It’s been a season of captivating finales for fandoms everywhere.
Avengers: Engame inspired superhero enthusiasts to turn our Facebook feed into a digital Marvel obituary. Game of Thrones fans have employed door-to-Hodor tactics to push a petition for a Season 8 rewrite. And of course, no restaurant bar is safe from the passions of screaming hockey fans in pursuit of the only cup more sought after than the Holy Grail.
But at last, it’s our turn.
So prepare your twitter accounts and lay claim to the living room. The final curtain call of the 2019 North and Central America and Caribbean division is this weekend at Thunderbird Show Park with the $400,000 Longines FEI Jumping Nations Cup™ of Canada. It’s the last chance for teams from Canada, the United States and Mexico to earn qualifying points for the Final in Barcelona, Spain, in October.
The five teams comprised of an A-List cast of human and equine athletes alike are set to contest the CSIO5* class at tbird this week. Here’s what you need to know:
Mexico tells a heartwarming coming of age story
The developing team has spent the 2019 series successfully trading in their underdog status. Leading the division with 200 points after double-decker victories in Wellington, FL, in February and then on home turf in Coapexpan, Mexico, in May, it’s safe to say the team is headed into Langley as fan favorites. With chef d’equipe Stanny van Paesschen (BEL) in the directors chair, he’s put together a third different team this year.
Manuel Gonzalez Dufrane is the fresh face on the Nations Cup stage, but he is on the fast-track to becoming a veteran as the only rider who competed on both Wellington and Coapexpan teams, which also happen to be his first ever Nations Cup appearances. With Mexico on a hot streak it’s possible the 25-year-old will be able to maintain an unblemished record. Salvador Oñate was also a chosen rider in Coapexpan.
Francisco Pasquel is partial to the Langley venue, where three years ago he helped Mexico win their first 5* Nations Cup outside of their home country alongside Juan Jose Zendejas Salgado, who is also on the team this time around. Olympian Nicolas Pizzaro will round off the Mexican crew.
However, Robert Ridland is writing a different script for Team USA
While Mexico might have their pens in hand and the blank pages of the show jumping history books at the open, it’s common knowledge that the Team USA chef d’equipe isn’t a fan of losing, and it ain’t over til’ it’s over.
Coming in with a respectable 170 points after a third place finish in Wellington and a second in Mexico, Ridland has cast Lucy Deslauriers, Eve Jobs, Jenni Martin McAllister, Richard Spooner and Andrew Welles to supporting roles at tbird. Deslauriers competed for Team USA in Wellington, while Jobs rode in Mexico.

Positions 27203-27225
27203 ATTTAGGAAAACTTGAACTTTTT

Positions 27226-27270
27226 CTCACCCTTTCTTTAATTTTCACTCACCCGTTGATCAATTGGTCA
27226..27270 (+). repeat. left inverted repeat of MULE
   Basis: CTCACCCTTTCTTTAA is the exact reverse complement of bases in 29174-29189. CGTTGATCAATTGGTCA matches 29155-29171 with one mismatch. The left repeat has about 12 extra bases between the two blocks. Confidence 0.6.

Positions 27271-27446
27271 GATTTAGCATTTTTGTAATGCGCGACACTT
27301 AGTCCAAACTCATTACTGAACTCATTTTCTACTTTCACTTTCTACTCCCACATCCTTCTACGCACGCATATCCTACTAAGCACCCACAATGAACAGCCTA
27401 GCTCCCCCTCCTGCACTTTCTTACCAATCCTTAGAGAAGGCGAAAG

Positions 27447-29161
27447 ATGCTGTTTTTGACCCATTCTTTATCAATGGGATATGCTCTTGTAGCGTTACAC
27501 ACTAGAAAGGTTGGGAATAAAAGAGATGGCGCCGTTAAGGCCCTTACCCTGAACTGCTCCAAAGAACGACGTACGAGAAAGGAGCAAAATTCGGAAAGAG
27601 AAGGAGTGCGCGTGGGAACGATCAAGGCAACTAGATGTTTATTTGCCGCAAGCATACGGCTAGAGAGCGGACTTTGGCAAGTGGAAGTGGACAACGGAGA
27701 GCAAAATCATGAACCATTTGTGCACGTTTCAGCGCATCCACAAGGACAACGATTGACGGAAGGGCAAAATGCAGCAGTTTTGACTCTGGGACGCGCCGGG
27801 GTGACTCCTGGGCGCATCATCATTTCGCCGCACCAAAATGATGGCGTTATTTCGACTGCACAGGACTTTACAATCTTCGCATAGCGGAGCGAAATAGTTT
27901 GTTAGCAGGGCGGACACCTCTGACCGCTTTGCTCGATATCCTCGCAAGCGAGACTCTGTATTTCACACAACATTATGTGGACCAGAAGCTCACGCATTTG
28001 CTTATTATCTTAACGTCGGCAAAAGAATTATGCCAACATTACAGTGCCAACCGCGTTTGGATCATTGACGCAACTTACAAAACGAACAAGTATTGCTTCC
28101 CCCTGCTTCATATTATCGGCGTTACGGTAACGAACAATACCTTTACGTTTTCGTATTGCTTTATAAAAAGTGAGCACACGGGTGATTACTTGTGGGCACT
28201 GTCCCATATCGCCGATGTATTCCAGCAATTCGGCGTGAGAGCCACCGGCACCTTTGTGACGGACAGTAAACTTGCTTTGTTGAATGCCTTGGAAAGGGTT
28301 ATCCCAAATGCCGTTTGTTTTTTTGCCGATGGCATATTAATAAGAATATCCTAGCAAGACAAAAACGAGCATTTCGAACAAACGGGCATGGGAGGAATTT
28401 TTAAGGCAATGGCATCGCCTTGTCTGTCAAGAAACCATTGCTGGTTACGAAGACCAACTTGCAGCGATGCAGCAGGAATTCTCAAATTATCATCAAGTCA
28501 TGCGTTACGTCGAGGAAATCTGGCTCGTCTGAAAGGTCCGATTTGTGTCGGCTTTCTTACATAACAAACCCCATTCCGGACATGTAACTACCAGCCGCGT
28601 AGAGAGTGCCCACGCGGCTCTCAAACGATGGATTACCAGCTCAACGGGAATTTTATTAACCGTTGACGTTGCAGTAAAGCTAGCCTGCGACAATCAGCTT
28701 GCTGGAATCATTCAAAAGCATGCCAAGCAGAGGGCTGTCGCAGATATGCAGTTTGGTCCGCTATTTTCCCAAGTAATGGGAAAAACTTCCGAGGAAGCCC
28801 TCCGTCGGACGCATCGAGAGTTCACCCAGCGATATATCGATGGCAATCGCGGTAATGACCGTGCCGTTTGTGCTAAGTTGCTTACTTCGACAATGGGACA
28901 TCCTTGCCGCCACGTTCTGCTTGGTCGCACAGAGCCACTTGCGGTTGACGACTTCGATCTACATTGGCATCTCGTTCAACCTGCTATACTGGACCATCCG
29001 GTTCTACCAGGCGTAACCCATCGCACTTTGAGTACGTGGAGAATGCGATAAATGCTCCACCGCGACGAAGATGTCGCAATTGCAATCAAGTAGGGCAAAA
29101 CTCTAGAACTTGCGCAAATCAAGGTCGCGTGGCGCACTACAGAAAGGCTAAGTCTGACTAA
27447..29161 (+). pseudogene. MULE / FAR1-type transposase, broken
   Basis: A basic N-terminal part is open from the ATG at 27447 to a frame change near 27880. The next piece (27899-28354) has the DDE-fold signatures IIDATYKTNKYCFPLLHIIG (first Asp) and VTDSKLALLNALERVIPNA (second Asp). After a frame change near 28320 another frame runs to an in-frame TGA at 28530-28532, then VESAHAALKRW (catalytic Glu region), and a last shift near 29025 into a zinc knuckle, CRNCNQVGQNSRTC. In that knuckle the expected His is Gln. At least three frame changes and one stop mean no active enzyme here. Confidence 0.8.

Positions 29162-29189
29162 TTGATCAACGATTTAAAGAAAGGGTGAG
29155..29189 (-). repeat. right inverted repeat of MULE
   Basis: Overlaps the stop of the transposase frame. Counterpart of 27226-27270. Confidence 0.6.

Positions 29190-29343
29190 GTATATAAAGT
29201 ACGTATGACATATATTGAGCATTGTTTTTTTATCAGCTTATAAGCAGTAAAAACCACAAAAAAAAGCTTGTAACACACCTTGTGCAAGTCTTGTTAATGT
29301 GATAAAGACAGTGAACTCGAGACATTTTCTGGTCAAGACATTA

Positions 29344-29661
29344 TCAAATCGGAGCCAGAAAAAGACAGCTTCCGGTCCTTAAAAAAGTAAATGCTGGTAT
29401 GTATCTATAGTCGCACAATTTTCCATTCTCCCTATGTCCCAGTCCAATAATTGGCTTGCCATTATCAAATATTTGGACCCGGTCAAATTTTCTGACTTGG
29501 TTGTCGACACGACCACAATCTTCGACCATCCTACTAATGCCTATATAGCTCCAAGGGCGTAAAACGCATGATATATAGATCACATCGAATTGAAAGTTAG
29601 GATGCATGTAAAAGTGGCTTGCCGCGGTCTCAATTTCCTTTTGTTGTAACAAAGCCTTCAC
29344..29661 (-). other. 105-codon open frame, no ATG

To win or not to win, that is Canada’s question
With 140 points, Canada is third in the standings, having finished fifth and third in the first two legs, which means the hometown team needs a victory in order to secure a spot in the Final in Barcelona. They also need the American’s to have a really bad day. Luckily, Tiffany Foster and Mario Deslauriers won’t have any difficulty getting into character, as veterans of the Canadian Nations Cup team they’ve had plenty of practice pulling out clear rounds when the chips are down.
The team also includes Olympian Lisa Carlsen, Canada’s top placed rider in the Nations Cup of Mexico, Nicole Walker and Vanessa Mannix, winner of the 2017 Grand Prix of Coapexpan.
The Irish are looking for a sequel
They’re not competing for points, but they have a title to defend and Conor Swail, who has basically achieved hero status in this show jumping story as tbird’s winningest rider. (He’s has amassed more than $300,000 in prize money in Langley since 2016.) Co-starring with Swail is Daniel Coyle, who made his Nations Cup debut for the Irish team at tbird three years ago, posting two rail-free rounds, and came back to win both it and the CSIO5* Longines Grand Prix in 2018. His speedy brother Jordan will also ride for Ireland this week along with tbird first-timers Jonathan Corrigan and Cormac Hanley.
The stage is set for Israel’s Canadian Nations Cup debut
As the newest nation to join the international cast, Team Israel’s storyline continues to unfold as the team prepares to contest its first ever Canadian Nations Cup. In Act One, staged in Wellington this winter past, they finished second in their first Nations Cup outside of a championship. With the top-notch lineup of cousins Daniel and Steven Bluma (the first hot off a win in Rome), Saree Solanki Gordon, and Alberto Michan, they’ll be looking for an encore atop the podium.
Keep up with all of the 2* and 5* action in the Fort Grand Prix Ring at Thunderbird Show Park on HN LIVE!